The shifting of Christian voters toward the Democratic Party prompted some
Republican leaders to question the alignment of evangelicals and Republicans.
Sen. Arlen Specter, R-Pa., said Wednesday that the GOP needs to become "a lot
more progressive and a lot less ideological."
Bay Area and national evangelical leaders, however, said that by straying
from core conservative values, the GOP is in danger of losing their votes --
as well as those of less conservative Christians who already have crossed over
to side with Democrats.
"It is true that evangelicals have strongly supported the Republican
platform, but I also think they felt somewhat alienated by the Bush
administration and the Republican Congress over the past six years," said Galen
Call, the senior pastor at Los Gatos Christian Church, which draws 750 people
Like many evangelical leaders, Call said the deepening federal deficit and
soaring federal spending are contrary to Christian values. Others also cited
the Iraq war.
Call also said the Republican Party runs a risk by assuming that abortion
and same-sex marriage are the only issues with which it can appeal to
evangelicals. Social justice and caring for the poor are also essential issues
for politicians to address, Call and others said.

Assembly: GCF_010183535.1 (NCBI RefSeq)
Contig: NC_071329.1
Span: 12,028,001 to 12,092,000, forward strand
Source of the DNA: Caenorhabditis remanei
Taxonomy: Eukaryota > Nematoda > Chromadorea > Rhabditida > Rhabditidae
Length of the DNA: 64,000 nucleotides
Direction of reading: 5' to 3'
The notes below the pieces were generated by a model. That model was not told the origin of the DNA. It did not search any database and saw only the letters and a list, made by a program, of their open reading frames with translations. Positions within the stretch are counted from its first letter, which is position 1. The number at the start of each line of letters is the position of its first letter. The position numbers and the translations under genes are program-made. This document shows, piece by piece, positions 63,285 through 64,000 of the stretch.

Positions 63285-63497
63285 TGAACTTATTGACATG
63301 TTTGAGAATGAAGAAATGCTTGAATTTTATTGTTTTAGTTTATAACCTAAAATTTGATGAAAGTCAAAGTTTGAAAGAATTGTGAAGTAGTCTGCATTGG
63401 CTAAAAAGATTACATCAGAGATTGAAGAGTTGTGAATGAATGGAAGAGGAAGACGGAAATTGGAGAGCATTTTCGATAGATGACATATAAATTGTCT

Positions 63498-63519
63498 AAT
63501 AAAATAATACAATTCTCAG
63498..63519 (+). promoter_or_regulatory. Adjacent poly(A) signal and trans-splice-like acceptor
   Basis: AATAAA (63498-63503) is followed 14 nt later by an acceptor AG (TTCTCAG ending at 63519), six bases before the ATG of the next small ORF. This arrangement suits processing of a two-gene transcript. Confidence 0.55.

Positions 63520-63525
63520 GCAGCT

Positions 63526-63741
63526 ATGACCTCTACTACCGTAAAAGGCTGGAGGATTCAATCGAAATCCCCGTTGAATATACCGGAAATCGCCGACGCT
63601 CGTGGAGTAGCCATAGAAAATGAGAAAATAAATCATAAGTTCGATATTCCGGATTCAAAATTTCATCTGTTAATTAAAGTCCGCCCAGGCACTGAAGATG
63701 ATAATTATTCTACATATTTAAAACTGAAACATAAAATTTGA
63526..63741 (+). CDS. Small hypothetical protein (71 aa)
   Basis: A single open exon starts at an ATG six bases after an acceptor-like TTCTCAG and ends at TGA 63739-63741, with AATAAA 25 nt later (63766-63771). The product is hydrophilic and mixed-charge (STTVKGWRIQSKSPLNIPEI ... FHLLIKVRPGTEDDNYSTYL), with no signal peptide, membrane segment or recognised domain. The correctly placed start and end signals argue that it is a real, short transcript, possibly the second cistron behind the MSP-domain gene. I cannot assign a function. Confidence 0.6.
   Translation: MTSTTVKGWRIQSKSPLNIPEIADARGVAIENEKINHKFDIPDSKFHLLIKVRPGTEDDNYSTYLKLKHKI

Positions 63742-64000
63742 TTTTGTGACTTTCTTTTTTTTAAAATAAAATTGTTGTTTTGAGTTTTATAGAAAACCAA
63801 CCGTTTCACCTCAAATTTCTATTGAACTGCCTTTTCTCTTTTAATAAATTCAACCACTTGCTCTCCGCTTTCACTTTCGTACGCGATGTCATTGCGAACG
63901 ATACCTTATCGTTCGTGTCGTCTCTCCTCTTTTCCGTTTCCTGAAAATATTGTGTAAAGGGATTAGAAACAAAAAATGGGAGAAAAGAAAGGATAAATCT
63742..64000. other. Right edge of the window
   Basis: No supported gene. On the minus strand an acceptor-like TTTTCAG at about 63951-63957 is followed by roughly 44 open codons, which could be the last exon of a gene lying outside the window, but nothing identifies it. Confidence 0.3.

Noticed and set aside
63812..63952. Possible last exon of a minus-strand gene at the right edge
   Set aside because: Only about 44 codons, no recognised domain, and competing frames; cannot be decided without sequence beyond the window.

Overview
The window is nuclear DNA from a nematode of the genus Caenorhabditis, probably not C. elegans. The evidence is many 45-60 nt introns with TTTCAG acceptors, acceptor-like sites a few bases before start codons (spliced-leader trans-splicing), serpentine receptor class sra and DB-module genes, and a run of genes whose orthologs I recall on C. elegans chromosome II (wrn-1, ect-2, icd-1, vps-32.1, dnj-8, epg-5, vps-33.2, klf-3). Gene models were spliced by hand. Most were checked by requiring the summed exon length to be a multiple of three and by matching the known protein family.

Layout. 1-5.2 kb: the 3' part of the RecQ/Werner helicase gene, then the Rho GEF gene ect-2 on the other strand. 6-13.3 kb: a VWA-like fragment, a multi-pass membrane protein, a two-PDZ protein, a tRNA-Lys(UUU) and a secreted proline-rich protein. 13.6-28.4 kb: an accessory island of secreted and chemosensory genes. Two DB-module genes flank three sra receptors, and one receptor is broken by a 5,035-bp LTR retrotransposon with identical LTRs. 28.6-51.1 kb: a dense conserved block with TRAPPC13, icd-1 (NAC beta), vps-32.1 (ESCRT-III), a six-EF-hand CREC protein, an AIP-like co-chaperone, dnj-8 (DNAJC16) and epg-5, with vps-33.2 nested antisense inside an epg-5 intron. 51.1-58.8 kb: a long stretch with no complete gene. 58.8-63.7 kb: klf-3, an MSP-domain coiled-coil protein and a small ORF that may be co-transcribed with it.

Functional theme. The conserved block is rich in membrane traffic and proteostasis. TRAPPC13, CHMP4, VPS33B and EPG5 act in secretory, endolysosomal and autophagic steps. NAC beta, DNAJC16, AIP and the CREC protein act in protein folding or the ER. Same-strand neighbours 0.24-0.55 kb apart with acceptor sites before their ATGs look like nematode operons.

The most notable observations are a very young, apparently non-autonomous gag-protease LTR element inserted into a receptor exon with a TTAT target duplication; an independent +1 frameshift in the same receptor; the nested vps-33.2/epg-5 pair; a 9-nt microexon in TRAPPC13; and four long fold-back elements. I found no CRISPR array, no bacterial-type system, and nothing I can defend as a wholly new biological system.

At Cornerstone in Livermore on Sunday, worshipers said they were
disappointed with many elements of Tuesday's election. Many were stung by the
defeat of state Proposition 85, which would have required doctors to notify the
parents of any girl younger than 18 who sought an abortion.
Oscar Teague said the election of anti-abortion Democrats to Congress
meant little because they would still be dwarfed by their party's larger
"I can't vote for someone who associates with that party," said Teague,
33, who drives an hour from Turlock so he can attend services in Livermore with
Lori Sloan of Livermore said she felt no obligation to vote for one party.
She said both Democrats and Republicans represent elements of Christian values.
"Christians have the ability to not align ourselves with any political
party," she said. "Christians are given the discernment to decide issues
because of their relationship with God."
©2006 San Francisco Chronicle